John L. Horton
2 Lt
U. S. Army
WWII US Military
Dates of Service: 06/01/1943 - 10/31/1946
Officer, US Army Training Group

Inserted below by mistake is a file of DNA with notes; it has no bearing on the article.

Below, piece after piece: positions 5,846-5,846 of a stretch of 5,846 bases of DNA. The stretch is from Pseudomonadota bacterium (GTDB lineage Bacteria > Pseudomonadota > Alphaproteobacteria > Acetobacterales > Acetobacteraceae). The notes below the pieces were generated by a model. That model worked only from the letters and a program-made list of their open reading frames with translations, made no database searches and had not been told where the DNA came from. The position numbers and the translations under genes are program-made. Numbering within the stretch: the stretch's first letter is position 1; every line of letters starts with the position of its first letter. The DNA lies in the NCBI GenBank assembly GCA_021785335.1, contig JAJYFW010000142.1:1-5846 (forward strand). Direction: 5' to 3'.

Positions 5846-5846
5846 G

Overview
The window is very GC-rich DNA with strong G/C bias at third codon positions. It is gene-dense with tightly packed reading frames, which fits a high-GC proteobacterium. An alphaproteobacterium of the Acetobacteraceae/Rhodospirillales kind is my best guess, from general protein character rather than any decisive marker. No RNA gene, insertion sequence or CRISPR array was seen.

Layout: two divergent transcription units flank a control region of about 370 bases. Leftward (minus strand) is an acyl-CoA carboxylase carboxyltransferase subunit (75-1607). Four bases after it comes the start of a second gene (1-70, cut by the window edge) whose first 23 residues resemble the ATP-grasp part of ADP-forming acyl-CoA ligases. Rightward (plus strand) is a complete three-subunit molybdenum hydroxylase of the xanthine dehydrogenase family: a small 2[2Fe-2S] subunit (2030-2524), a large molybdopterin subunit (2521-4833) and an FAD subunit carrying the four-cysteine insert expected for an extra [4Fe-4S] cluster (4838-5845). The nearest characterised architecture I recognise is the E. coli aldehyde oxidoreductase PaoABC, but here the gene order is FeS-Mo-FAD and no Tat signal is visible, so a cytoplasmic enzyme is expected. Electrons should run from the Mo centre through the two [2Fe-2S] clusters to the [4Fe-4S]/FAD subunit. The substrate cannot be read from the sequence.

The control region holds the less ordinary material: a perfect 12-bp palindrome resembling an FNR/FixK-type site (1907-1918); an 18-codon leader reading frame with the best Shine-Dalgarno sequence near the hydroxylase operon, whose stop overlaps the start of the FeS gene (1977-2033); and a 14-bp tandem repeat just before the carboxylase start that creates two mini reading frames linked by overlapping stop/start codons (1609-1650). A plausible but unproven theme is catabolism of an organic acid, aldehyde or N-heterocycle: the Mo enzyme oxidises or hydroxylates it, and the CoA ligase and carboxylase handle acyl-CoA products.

John, who goes by his nickname, "Roy," was born in Elm Grove, Louisiana, as one of three children of Arthur Leroy and Alma Garland Horton, a school teacher. He grew up on a Bossier Parish plantation where his father, a World War I veteran, worked as overseer. Roy brought water to the "hoe hands" and "cotton pickers." He also picked cotton, but admits, "I wasn't very good at that." Roy recalls the Great Depression as a time when "we didn't get a lot of new clothes and shoes," although the family always had "plenty to eat." He recalls his boyhood home as having high ceilings and three porches, including a sleeping porch. The family owned a battery-operated Philco radio. While Roy enjoyed listening to programs such as Fibber McGee and Molly and Jack Armstrong: All-American Boy, the family kept up with the news on the radio and from The Shreveport Times and The Shreveport Journal. Growing up in a house beside a bayou, he enjoyed a boyhood spent in the outdoors. He "made rafts and shot snakes and skipped rocks." He hunted squirrels and birds, and often shot ducks from a nine-foot long pirogue. Roy spent many weekends on Lake Bistineau, where his father, after purchasing ten acres, built a camp house and rented boats. Roy sold soft drinks, candy, peanuts, and popcorn from a stand he called "Roy's Place." On busy July 4th weekends, he recalls selling "seventy to eighty cases of Cokes at a nickel a bottle." Roy was a member of 4-H and the Boy Scouts. He graduated as salutatorian in the spring of 1941 from Elm Grove High School. That fall Roy enrolled at Texas A&M University where he was a member of the Corps of Cadets and began studying for an engineering degree. He recalls going to the movies in Bryan on December 7, 1941, and returning to his dormitory to see banners hanging out windows that read, "Beat the Japs" and "Beat the Hell Out of Japan." He then learned of the attack on Pearl Harbor. Roy entered active duty on June 1, 1943 and was sent to Fort Riley, Kansas, for basic training. He claims the discipline at A&M, however, as "a lot worse" than in basic training. In fall of 1943 he was sent to Laramie, Wyoming as part of the Army Special Training Program (ASTP) where he took mechanical engineering. He also went to the University of Minnesota for a semester. After the ASTP was shut down in 1944, Roy was assigned to the Army Marine Ship Repair Company--one of ten such companies (five each in the Pacific and European theaters) that repaired Army-owned watercraft. Roy was sent overseas on August 25, 1944 to Milne Bay, New Guinea, where he worked as an engine mechanic. Often he toiled in steamy conditions beneath steel decks where temperatures reached 140 degrees. "You'd take off everything you could and you'd go down there and work maybe thirty minutes and then you'd have to come out and cool off," he says. As U.S. forces made progress against the Japanese, he was sent on to Hollandia, New Guinea, where he received orders to attend a five-month Officer Candidate School in Australia, beginning in January of 1945. He admired the instructors, he recalls, who had served in combat. Roy finished OCS in May of 1945 and was attached to U.S. Army Training Group in Manila. He was sent to Negros Island to train the 53rd Philippine Infantry. He served as weapons officer and taught map reading and hand-to-hand combat. Most of the Filipino infantryman, he recalls, had fought as guerillas. "I had great respect for them," he says. Roy says the island was still "infested with Japanese who didn't know the war was over." He recalls meeting an Irish Catholic priest, Father Gallagher, who had been crucified on a tree at the hands of Japanese soldiers. The priest survived, and later ministered to Japanese prisoners. Roy was promoted to commanding officer of a company in the 45th Infantry of the 12th Division of Philippine Scouts on Luzon before his tour of duty ended. Back in America by August 12, 1946, Roy left service at Fort Sam Houston in San Antonio, although he would remain in the reserves for eight years. On the way home he stopped at Texas A&M University and enrolled for the coming semester on the GI Bill. "I came home, unloaded my duffel bag, and went right back to College Station and started school in September," he recalls. After graduating he worked for Chevron as an engineer in construction and maintenance in Mississippi. While living in Waterproof, Louisiana, he met and married Lillian Johnson, or "Sally," as she was called, in September of 1948. They would have three children, seven grandchildren, and two great-grandchildren. The family moved to Shreveport where Roy spent thirty years at Beaird Company. He later worked as a consultant for 21 years. In 1982, Roy earned a doctorate from Louisiana Tech.